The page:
How your poop could save a life

Our elevator pitch is certainly one that people don’t tend to forget in a hurry. As soon as we mention that our organisation aims to facilitate a medical treatment that involves the transfer of poop from one person to another, we are normally met with a sea of cringing faces and laughter. But Faecal Microbiota Transplantation (FMT) is no joke.

What exactly is FMT?

FMT is a medical treatment that involves the installation of faeces from a healthy person into another person, with a view of curing a certain disease that the recipient is suffering from.

  • ‘Microbiota’ refers to the community of microorganisms that inhabit a particular region of the human body.
  • ‘Faecal’ refers to the source of the microbiota (faeces in the gut/bowel)
  • ‘Transplantation’ refers to the transfer of healthy and safe microbiota from a donor’s faeces to a patient. This occurs via a nasogastric tube, nasoduodenal tube, rectal enema or via the biopsy channel of a colonoscope.
Image source: Dr Simon Goldenberg http://www.england.nhs.uk/wp-content/uploads/2015/04/10-cdi-practical-aspects-faecal-microbiota-transplant.pdf

Introducing Clostridium difficile

Clostridium difficile (C. diff) is a rod shaped bacterium that can be found in people’s intestines. Its presence alone does not cause disease, and can be found in around 3% of the healthy adult population [1].

C.diff only causes disease when there is an imbalance between other organisms in the intestines and C.diff. This usually happens by someone taking antibiotics, which allow C.diff to grow to unusually high levels.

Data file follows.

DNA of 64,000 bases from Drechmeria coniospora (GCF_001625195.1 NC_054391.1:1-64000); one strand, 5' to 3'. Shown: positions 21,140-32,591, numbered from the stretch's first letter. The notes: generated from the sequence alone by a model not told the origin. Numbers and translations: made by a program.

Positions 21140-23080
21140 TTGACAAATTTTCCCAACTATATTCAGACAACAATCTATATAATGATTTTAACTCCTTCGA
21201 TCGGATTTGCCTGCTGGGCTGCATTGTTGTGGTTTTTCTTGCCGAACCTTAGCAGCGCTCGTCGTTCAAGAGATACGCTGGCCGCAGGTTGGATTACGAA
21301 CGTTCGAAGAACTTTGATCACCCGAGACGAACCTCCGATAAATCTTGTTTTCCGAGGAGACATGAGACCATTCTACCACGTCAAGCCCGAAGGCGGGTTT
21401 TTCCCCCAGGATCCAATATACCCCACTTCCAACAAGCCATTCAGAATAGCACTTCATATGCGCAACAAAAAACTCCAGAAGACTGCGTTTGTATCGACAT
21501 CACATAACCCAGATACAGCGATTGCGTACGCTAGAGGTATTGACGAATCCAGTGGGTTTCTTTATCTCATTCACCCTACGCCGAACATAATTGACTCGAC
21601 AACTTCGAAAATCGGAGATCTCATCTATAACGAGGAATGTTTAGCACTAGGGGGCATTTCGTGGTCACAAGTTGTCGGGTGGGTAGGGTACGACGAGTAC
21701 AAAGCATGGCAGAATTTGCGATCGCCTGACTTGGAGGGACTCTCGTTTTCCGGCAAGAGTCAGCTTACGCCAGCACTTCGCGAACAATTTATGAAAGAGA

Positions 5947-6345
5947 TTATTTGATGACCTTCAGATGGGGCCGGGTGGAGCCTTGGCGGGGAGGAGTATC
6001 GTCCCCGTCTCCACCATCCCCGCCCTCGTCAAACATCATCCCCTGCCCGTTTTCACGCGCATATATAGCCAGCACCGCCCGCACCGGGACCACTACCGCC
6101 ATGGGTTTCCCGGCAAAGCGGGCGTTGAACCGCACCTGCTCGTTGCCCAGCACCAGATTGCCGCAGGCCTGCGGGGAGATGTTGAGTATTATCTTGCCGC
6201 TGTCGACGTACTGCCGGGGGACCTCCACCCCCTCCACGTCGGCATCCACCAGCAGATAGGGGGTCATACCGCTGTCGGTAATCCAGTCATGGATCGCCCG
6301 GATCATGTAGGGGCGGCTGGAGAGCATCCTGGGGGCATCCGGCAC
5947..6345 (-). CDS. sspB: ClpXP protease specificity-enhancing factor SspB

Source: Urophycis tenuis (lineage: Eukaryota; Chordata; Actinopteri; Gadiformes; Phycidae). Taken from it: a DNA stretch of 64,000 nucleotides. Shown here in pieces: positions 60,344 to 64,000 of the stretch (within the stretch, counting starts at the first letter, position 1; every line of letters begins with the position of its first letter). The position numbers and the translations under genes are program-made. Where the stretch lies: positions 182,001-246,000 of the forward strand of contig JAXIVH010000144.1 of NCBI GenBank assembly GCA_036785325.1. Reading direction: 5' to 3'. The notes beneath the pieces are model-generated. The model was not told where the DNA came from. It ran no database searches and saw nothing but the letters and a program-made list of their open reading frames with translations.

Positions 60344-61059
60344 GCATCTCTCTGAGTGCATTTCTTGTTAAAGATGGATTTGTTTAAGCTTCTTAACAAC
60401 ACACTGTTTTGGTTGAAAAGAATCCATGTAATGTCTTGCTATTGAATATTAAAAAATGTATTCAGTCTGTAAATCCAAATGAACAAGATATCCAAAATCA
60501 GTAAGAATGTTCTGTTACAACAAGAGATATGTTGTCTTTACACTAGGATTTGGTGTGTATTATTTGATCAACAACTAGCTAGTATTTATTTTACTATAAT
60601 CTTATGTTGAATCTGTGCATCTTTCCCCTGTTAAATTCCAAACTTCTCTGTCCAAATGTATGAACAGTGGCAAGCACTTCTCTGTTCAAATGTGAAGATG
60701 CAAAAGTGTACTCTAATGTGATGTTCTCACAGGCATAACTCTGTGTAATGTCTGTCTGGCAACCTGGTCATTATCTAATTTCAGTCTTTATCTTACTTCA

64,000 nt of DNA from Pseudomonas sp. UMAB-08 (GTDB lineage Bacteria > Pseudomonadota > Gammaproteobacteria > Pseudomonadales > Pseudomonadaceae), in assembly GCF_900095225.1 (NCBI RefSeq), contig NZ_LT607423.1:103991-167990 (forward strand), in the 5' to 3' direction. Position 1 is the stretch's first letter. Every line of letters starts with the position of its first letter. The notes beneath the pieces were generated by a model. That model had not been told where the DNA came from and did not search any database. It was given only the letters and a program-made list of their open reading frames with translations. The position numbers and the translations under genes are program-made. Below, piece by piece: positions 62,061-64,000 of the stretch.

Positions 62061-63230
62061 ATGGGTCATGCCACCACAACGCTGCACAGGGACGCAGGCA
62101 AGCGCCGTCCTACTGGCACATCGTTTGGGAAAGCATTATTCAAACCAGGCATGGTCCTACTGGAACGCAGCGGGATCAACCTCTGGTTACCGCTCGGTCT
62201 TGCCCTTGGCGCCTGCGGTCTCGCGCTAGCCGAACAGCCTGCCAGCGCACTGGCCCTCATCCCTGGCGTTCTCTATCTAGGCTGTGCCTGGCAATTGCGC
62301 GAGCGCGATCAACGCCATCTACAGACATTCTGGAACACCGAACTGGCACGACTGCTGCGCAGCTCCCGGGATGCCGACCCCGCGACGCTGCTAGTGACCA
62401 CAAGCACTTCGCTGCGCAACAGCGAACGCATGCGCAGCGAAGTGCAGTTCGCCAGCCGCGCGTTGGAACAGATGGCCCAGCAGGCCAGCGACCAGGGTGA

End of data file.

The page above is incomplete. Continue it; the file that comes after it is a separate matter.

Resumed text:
C.diff is one of the most common healthcare acquired infections in the UK, with around 15,000 reported cases annually [2]. C.diff produces toxins that cause an inflammatory reaction in the bowel, resulting in symptoms such as diarrhoea, abdominal pain, and nausea. In severe cases, C.diff can be a cause of death.

The infection is usually treated with antibiotics, however, around 1 in 4 patients relapse after treatment, and some people experience recurrent C.diff infections. This results in lengthy hospital visits and reduced quality of life.

FMT as a treatment for C.diff

FMT is widely regarded to be the most effective treatment for C.diff infection that does not respond to antibiotics.

A systematic review of 25 studies investigating the efficacy of FMT for treatment of recurrent C.diff infection reported complete resolution of symptoms in 91% of patients at a mean follow-up of 12.6 months [3].

Here is a quote from the NHS
While this may sound unpleasant, the treatment does have very good results, with a success rate of more than 90%, and is probably the best treatment currently available. However, access to this type of treatment may be limited.

Our Mission

Our mission is to fully supply the needs of all hospitals and clinical units with safe and effective Faecal Transplant preparations for Faecal Microbiota Transplantation (FMT) and other related services. Our model is a scalable social innovation that will improve and save lives.

Spread the word, your poop could save a life.

[1] HPA C.diff Fact Sheet https://www.gov.uk/government/uploads/system/uploads/attachment_data/file/339322/Clostridium_difficile_fact_sheet.pdf

[2] NHS.UK, (2015). http://www.nhs.uk/Conditions/Clostridium-difficile/Pages/Introduction.aspxClostridium difficile NHS Choices. [online] Available at: [Accessed 21 Jul. 2015].

[3] Nice.org.uk, (2014). Faecal microbiota transplant for recurrent Clostridium difficile infection | 4-Efficacy | Guidance and guidelines | NICE. [online] Available at: https://www.nice.org.uk/guidance/ipg485/chapter/4-Efficacy [Accessed 1 Aug. 2015].

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